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15.2.1 Cross-Unix Function Calls

Functions not mentioned in POSIX.1 may not be available on all systems. If you want to use one of these functions, you should normally check for its presence by using `AC_CHECK_FUNCS' in your `' script, and adapt to its absence if possible. Here is a list of some popular functions which are available on many, but not all, modern Unix systems:

There are several portability issues with alloca. See the description of AC_FUNC_ALLOCA in the autoconf manual. Although this function can be very convenient, it is normally best to avoid it in highly portable code.
GNU libtool provides a portable alternate interface to dlopen. See section 17. Dynamic Loading.
In some cases fgets may be used as a fallback. In others, you will need to provide your own version of this function.
On some systems, the page size is available as the macro PAGE_SIZE in the header file `sys/param.h'. On others, the page size is available via the sysconf function. If none of those work, you must generally simply guess a value such as 4096.
When this is not available, fall back to a less precise function such as time or ftime (which itself is not available on all systems).
In some cases you can use either mmap or ordinary file I/O. In others, a program which uses mmap will simply not be portable to all Unix systems. Note that mmap is an optional part of the 1996 version of POSIX.1, so it is likely to be added to all Unix systems over time.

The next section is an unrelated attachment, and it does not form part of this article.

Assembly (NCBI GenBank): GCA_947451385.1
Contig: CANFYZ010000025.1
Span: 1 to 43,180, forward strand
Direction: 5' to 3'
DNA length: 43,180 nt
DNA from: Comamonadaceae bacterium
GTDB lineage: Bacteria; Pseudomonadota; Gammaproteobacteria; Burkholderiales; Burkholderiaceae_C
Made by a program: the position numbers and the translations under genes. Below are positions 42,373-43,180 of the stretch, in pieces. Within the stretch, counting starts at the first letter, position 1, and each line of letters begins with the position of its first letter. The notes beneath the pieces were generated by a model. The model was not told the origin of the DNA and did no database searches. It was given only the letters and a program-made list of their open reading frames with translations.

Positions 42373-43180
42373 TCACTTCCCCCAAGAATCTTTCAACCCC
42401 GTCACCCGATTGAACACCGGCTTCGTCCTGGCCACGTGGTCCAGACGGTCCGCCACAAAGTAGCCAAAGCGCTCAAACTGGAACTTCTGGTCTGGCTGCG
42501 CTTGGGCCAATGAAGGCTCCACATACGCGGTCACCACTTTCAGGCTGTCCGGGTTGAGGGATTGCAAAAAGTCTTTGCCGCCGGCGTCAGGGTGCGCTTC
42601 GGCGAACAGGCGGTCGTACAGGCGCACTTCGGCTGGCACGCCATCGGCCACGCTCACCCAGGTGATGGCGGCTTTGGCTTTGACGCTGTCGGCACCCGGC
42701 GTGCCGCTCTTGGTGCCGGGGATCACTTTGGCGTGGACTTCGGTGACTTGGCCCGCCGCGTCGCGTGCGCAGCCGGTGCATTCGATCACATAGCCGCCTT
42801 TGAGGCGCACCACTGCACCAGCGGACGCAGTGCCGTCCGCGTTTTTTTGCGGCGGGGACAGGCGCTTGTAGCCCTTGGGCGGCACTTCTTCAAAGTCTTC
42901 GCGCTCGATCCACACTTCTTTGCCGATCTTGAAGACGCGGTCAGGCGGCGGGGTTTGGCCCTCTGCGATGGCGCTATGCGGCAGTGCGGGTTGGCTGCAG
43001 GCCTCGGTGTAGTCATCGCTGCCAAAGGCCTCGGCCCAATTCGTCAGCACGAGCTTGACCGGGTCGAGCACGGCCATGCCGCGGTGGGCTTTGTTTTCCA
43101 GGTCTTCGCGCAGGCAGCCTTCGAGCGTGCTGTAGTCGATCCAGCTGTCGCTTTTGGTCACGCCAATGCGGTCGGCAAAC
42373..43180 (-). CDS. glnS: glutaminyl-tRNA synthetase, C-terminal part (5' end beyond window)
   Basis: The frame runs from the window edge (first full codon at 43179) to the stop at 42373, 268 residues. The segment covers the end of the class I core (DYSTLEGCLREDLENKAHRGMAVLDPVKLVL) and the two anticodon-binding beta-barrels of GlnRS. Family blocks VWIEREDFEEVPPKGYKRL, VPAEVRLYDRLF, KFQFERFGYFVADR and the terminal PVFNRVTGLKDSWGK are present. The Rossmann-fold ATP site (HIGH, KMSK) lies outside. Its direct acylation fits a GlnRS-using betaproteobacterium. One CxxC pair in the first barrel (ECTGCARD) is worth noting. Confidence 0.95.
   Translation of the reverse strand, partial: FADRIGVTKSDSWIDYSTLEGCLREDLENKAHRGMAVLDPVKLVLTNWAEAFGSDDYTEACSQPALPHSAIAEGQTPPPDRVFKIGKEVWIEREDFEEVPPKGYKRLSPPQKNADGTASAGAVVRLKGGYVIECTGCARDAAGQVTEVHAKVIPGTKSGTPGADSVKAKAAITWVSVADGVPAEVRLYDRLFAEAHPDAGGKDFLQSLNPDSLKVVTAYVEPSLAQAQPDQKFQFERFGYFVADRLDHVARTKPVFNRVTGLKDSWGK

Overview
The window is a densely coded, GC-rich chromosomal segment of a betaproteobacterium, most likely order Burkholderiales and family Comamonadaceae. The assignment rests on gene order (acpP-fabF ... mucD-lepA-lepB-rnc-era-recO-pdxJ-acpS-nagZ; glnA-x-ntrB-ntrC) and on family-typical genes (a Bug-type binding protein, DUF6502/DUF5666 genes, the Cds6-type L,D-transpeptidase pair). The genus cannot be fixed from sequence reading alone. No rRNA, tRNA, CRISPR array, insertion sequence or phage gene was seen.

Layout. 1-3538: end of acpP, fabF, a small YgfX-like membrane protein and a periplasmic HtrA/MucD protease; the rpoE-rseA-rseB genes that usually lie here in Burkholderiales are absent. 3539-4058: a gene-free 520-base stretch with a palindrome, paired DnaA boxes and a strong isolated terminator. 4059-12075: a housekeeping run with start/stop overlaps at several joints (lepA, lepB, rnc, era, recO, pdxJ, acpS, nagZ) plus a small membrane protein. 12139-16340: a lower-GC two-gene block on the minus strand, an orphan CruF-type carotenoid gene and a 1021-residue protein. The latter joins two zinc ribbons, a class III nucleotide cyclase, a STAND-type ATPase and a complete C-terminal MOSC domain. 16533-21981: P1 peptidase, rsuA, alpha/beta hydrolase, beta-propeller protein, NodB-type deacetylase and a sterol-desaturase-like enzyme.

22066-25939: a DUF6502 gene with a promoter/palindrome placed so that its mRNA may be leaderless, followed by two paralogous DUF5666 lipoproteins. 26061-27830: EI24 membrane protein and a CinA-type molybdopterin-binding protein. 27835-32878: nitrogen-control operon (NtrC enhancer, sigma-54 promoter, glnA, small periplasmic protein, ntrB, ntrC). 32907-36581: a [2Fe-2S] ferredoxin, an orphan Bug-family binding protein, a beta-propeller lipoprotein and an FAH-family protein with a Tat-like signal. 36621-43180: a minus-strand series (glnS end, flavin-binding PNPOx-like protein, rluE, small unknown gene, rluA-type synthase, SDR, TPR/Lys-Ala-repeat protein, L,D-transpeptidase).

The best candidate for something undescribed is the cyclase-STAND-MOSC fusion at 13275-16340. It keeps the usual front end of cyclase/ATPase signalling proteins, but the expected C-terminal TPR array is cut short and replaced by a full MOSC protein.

Unix systems without ptrace generally provide some other mechanism for debugging subprocesses, such as `/proc'. However, there is no widely portable method for controlling subprocesses, as evidenced by the source code to the GNU debugger, gdb.
Different Unix systems handle this differently. On some systems, any program can switch between the effective user ID of the executable and the real user ID. On others, switching to the real user ID is final; some of those systems provide the setreuid function instead to switch the effective and real user ID. The effect when a program run by the superuser calls setuid varies among systems.
If this is not available, then in some cases it will be reasonable to simply use sprintf, and in others you will need to write a little routine to estimate the required length and allocate an appropriate buffer before calling sprintf.
You can normally provide your own version of these simple functions.
When this is not available, just use malloc instead.
When this is not available, just use fork instead.

This document was generated by Gary V. Vaughan on February, 8 2006 using texi2html